- Color – Melanomas are almost never in a single color. They may be present in uneven shades and colors like varying black, brown, or tan. Some may even have white or blue pigmentation.
- Diameter – Moles that become larger in diameter, say, more than a quarter inch, are another indication of skin cancer.
- Evolving – Changes in the appearance of a mole over a few weeks or months can also be an indication of skin cancer.
Other than the ABCDE examination, your doctor may also conduct an overall physical examination to look for changes in the skin in areas like your back, chest, etc.
Microscopic or photographic tools may be used to view a lesion. If skin cancer is suspected, you may be referred to a cancer specialist. Following this, a biopsy may be arranged to test the suspected lesion. A biopsy involves taking a sample of the suspected tissue and sending it to the laboratory for further examination.
If you have been diagnosed with melanoma, your doctor will discuss the available treatment options with you, depending on the stage of the cancer.
How To Treat Melanoma
Treatment for melanoma is more or less similar to the treatments for other cancers. However, melanoma is rather easy to treat, unlike many internal cancers.
Surgery is the most common treatment for skin cancer (4). It involves removing the lesion along with the normal tissue surrounding it.
If the cancer has spread to a large area of the skin, it may become necessary to do a skin graft, in which healthy skin is transplanted onto the site of the surgery. If melanoma ends up penetrating the lymph nodes, a lymph node biopsy may be conducted.
Other less common treatment procedures for melanoma include (4):
- Biological Therapy – Involves the use of drugs that work with the immune system
- Targeted Therapy – Uses drugs to turn off the genes in the abnormal melanoma cells. However, this treatment was observed to stop working with time.
- Photodynamic Therapy – May be prescribed in rare cases. This involves using a combination of light, drugs, and radiation.
These treatments have certain side effects (6). They are discussed below.
Side Effects Of Melanoma Treatment
- Hair loss
- Increased sensitivity to hot/cold climate
- Risk of recurrence
- Mouth sores
- Changes in your appetite
- Constipation or diarrhea
As we are aware, synthesis of vitamin D is largely associated with sun exposure. However, if you are diagnosed with melanoma, you may be asked to stay away from the sun. Why?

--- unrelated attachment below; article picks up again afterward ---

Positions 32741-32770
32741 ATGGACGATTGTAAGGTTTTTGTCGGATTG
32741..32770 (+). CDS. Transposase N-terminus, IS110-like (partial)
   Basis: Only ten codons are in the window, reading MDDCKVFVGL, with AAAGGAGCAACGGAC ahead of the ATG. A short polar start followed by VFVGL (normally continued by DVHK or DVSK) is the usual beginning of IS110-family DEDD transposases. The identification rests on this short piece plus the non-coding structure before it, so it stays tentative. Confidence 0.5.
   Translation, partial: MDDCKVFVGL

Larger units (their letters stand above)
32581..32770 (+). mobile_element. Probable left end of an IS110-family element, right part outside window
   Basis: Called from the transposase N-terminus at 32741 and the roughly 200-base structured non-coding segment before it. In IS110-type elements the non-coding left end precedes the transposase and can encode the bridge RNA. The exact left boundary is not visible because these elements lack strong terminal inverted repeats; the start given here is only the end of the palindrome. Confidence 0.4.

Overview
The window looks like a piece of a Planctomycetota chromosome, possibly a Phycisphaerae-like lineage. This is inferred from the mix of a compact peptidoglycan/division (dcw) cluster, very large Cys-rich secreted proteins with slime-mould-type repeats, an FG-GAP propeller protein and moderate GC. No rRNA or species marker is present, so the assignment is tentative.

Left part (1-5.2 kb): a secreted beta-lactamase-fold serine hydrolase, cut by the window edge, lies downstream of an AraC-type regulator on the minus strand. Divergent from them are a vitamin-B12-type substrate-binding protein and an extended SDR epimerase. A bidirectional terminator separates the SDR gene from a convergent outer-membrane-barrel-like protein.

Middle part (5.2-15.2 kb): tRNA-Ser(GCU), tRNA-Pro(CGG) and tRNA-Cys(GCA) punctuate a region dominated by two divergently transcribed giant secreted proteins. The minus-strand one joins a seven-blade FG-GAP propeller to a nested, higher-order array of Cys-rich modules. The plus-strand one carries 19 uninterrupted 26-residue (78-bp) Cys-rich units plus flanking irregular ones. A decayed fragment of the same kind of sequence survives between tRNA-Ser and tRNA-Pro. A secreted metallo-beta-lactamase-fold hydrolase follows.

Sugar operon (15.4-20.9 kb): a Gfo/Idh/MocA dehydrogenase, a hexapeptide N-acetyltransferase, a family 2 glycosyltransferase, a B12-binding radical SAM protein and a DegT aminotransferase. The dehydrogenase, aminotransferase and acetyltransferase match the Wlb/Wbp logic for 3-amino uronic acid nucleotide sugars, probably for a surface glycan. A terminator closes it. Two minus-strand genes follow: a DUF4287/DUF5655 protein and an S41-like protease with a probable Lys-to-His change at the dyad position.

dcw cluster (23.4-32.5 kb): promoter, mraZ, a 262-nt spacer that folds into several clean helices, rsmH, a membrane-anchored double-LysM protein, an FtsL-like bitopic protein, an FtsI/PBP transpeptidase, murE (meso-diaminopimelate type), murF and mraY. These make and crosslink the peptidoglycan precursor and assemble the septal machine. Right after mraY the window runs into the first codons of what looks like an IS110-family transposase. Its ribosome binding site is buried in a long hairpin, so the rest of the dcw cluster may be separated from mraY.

Vitamin D And Sun Protection After Melanoma
Those diagnosed with melanoma are often advised to avoid too much exposure to the sun. This is mainly because of two reasons:
- It reduces the risk of recurrence of melanoma.
- It can lead to sunburn in those with lighter skin tone, thus causing the immune system to function abnormally.
But, vitamin D is important for many functions of your body. Hence, you should avoid intense sun exposure but get enough to facilitate your body to produce enough vitamin D.
You can achieve this by:
- Avoiding sun exposure for long periods.
- Avoiding unprotected exposure to the sun between 10 am and 4 pm.
- Using a sunscreen with SPF 30 or above.
- Using appropriate clothing whenever you are out in the sun to minimize exposing your skin to the sun.
Melanoma can also recur post-treatment in some individuals. The following are some tips that can help prevent the recurrence of melanoma.
Tips To Lower Your Risk For Melanoma
- Wear sunscreen all year round. Use a broad-spectrum sunscreen with an SPF of at least 30.
- Apply the sunscreen at least 30 minutes before sun exposure and reapply every two hours and immediately after swimming.
- Wear protective clothing.
- Avoid exposure to the sun between 10 am and 4 pm.
- Avoid using tanning lamps and/or beds.
- Pay close attention to any changes in your skin.
- Avoid getting sunburns.
Melanoma is indeed scary. One of the best ways to reduce the risk of this cancer is to steer clear of the sun and/or UV rays. So, as tempting as it may be to bask under the sun, don’t overdo it.
Did you find this post helpful? Let us know in the comments below.
Expert’s Answers For Readers’ Questions
When to see a doctor for melanoma?
If you notice any of the symptoms associated with melanoma like changes in the shape, size, or color of an existing mole, see a doctor immediately to rule out the possibilities of melanoma.
How long do you live after being diagnosed with melanoma?
The life expectancy of an individual depends on the stage at which melanoma is diagnosed. About 90% of the affected individuals survive for 5-10 years or more if melanoma is diagnosed at an early stage. This percentage may drop to 10-20% if melanoma is detected at an advanced stage.
What is the most effective treatment for melanoma?
Surgery is one of the best and most common treatments for melanoma. This may be used in combination with immunotherapy or targeted therapy to prevent the recurrence of the cancer.
Can melanoma be cured if caught early?
Yes, most melanomas can be cured if caught early.
Can you get skin cancer from lack of vitamin D?
While vitamin D is associated with the prevention of certain cancers, its association with skin cancer remains unclear.
Does melanoma itch?
One of the many symptoms associated with melanoma is itching of the affected area or lesion.
Does melanoma spread?
If left untreated for too long, melanoma can progress to the advanced stages and spread to the nearby as well as distant lymph nodes and organs.
- “Melanoma epidemiology, biology and prognosis” EJC Supplements, US National Library of Medicine.
- “Malignant Melanoma: A Pictorial Review” The Ulster Medical Journal, US National Library of Medicine.
- “Melanoma Skin Cancer Stages” American Cancer Society.
- “Melanoma Treatment (PDQ®)” National Cancer Institute, US National Library of Medicine.
- “Precision Diagnosis Of Melanoma And Other Skin Lesions From Digital Images” AMIA. Joint Summits on Translational Science Proceedings, US National Library of Medicine.
- “Side Effects of Cancer Treatment” National Cancer Institute, National Institutes of Health.